note: article contains spoilers
Nature is Satan’s Church
I was not familiar with the French filmmaker Bruno Dumont before this film was recommended to me, but even before I got to see “Hors Satan” I couldn’t help but look up the director and his films. And from what I gathered he seems to be a very divisive filmmaker, a director whose films often confuse critics and audiences, but also a director with a strong cult-like following. All this excited me quite a bit, just to see what exactly the deal is with this guy, and after watching “Hors Satan” last night the situation cleared up considerably.
First of all he is a divisive filmmaker for a reason as “Hors Satan” is a film that really pushes the boundaries of what is considered the norm in modern cinema. On a technical side the shots are very often static and always considerably longer than expected, and on the storytelling side the film does not care to divulge any form of explanation for the often strange events that are unfolding on the screen. This is a relentlessly minimalist film and by default this will alienate many people, mostly those who prefer their cinema in a more conservative style (which means the majority of viewers). But those viewers who are a bit more lenient and patient might get quite a lot from this film. Patience being the key word because the film is mercilessly alienating in its very opening.
This alienation comes from that rather stubborn minimalism that, to me at least, seemed very impenetrable at the start of the film. Nothing really happens; the characters are just walking around. Then they stare in to the distance for what feels like forever. Then they share a glance and walk away. Then they sit at the base of some strange tower. This is the first fifteen minutes of the film and at this point my brain is racing asking all kinds of questions. What the fuck is going on? What does it all mean? Are these people looking for something? Why are you showing me all this?
Then they shoot someone, and SOMETHING finally clicks with me. That I can recognize, that is build-up. Meaning that there is at least some intent behind this film, which is an immense and sudden relief. For a moment there I was afraid I’d be watching a film that is abstract and elusive for the sake of abstraction and elusiveness. Thankfully that is not the case.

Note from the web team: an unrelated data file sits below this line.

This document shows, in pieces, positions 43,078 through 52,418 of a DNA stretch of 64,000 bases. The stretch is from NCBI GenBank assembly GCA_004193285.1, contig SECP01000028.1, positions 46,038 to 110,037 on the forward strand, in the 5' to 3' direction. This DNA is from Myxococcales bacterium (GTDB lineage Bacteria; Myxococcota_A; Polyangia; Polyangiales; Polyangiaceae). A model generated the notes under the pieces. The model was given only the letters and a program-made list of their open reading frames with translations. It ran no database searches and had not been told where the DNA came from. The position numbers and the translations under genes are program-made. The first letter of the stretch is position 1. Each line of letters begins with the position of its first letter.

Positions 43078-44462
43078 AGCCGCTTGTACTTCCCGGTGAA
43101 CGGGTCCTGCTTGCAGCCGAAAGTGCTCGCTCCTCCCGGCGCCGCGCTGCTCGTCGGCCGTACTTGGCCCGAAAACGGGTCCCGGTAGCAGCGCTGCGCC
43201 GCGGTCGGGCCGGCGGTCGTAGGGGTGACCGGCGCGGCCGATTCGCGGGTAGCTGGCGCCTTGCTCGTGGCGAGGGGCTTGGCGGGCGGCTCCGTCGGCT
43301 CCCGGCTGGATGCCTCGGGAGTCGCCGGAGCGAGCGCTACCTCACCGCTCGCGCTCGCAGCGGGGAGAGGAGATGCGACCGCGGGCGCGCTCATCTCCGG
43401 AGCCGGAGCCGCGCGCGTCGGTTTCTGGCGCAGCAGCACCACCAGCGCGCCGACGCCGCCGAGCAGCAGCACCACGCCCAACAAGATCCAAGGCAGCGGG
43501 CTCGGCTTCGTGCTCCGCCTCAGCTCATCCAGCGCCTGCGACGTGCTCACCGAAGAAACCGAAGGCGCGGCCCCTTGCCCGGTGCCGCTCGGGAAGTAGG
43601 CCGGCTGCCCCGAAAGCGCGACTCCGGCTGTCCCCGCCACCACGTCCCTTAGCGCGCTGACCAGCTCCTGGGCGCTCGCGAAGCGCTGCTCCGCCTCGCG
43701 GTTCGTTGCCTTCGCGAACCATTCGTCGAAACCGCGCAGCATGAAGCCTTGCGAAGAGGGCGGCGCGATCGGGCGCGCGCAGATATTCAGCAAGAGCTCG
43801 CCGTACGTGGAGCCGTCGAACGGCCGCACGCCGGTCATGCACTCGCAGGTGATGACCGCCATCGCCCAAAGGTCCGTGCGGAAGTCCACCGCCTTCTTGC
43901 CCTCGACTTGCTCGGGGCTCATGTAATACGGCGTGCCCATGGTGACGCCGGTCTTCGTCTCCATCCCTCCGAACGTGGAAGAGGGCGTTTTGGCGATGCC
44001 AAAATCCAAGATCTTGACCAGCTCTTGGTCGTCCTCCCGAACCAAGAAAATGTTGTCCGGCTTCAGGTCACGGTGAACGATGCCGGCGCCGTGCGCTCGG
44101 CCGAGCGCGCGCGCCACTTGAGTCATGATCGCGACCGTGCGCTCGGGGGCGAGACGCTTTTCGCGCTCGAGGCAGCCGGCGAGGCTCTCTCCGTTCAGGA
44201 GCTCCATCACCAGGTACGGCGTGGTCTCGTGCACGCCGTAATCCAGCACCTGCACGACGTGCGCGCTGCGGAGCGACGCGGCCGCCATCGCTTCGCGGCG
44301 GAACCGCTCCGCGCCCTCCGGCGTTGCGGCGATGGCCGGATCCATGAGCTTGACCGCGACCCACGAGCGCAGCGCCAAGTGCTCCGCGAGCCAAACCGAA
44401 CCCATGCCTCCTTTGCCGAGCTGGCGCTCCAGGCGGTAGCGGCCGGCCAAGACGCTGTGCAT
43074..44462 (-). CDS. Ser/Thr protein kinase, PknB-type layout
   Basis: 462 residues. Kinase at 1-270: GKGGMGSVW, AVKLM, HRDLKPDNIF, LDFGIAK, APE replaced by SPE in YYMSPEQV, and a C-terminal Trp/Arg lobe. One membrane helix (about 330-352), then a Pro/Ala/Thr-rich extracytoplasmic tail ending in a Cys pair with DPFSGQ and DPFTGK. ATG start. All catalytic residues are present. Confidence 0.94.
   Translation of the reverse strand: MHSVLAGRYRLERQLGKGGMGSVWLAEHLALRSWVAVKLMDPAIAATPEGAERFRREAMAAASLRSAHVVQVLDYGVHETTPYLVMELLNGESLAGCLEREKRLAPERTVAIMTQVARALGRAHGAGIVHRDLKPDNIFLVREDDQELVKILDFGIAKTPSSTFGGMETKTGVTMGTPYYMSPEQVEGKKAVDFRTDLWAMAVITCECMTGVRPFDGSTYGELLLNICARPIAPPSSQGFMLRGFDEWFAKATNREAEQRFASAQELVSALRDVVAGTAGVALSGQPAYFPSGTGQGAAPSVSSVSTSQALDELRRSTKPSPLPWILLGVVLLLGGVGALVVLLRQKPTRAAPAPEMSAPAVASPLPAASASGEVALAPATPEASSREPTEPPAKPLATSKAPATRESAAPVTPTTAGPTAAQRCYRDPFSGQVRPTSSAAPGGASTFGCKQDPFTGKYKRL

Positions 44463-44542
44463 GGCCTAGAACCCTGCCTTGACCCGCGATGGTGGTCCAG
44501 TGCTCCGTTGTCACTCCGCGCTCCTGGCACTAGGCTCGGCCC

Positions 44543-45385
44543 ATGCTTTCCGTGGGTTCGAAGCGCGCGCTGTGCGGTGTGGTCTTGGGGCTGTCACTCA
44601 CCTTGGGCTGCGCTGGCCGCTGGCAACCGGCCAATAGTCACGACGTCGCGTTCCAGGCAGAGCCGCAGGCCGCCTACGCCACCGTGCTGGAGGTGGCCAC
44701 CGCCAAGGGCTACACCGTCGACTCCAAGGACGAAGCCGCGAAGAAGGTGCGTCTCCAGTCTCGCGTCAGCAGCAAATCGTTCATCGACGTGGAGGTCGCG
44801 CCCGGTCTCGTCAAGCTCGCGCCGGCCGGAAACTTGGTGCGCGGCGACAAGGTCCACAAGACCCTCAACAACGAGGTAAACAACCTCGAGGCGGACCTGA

As the film goes on it starts throwing you more breadcrumbs, and the more you persevere the larger those breadcrumbs become. The film feels like its growing inwards, from the outskirts of avant-garde towards a more traditional style. Or at least that’s what it feels like in hindsight, because the last sequences of the film feel way more dynamic than the sequences at the start. The story that was non-existent at the beginning has taken a shape of its own, and the arc of this story is surprisingly resonant - familiar even. It’s like those two characters that where wandering the French countryside at the start of the film have been searching for the first thread of the story itself.
And yet it’s the simplicity of this story that fascinates me the most. I can see people arguing and pondering over the concepts of this film until they grow old and weary and not getting any wiser about it. And yet it is all right there, right on the screen, and because the film doesn’t tell you what it is it’s very easy to over-intellectualize what it actually shows. This is of course a great compliment for the filmmaker and the intent of his film because it gives the film a nigh infinite amount of possible interpretations, but if you only take what the film shows at face value first and foremost then you may take the first steps towards really understanding it. It is something I’ve noticed that Michael Haneke does quite often, as well as Abbas Kiarostami - they show and never tell, and what they show is quite simple but profoundly thought-provoking.